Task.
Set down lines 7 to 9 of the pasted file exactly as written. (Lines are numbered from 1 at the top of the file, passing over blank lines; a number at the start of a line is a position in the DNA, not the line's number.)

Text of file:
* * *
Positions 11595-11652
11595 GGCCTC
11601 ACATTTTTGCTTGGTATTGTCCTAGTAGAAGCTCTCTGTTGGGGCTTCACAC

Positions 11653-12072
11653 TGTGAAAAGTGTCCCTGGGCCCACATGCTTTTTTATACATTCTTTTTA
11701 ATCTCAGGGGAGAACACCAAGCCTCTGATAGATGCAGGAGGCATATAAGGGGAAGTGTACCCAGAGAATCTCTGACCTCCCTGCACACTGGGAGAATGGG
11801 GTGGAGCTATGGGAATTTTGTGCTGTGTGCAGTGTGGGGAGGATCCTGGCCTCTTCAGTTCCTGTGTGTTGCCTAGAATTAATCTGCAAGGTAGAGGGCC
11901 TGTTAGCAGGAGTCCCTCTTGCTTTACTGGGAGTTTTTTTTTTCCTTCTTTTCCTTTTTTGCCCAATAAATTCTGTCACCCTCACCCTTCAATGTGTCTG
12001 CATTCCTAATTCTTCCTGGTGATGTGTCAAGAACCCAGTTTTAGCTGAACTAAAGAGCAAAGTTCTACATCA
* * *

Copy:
11801 GTGGAGCTATGGGAATTTTGTGCTGTGTGCAGTGTGGGGAGGATCCTGGCCTCTTCAGTTCCTGTGTGTTGCCTAGAATTAATCTGCAAGGTAGAGGGCC
11901 TGTTAGCAGGAGTCCCTCTTGCTTTACTGGGAGTTTTTTTTTTCCTTCTTTTCCTTTTTTGCCCAATAAATTCTGTCACCCTCACCCTTCAATGTGTCTG
12001 CATTCCTAATTCTTCCTGGTGATGTGTCAAGAACCCAGTTTTAGCTGAACTAAAGAGCAAAGTTCTACATCA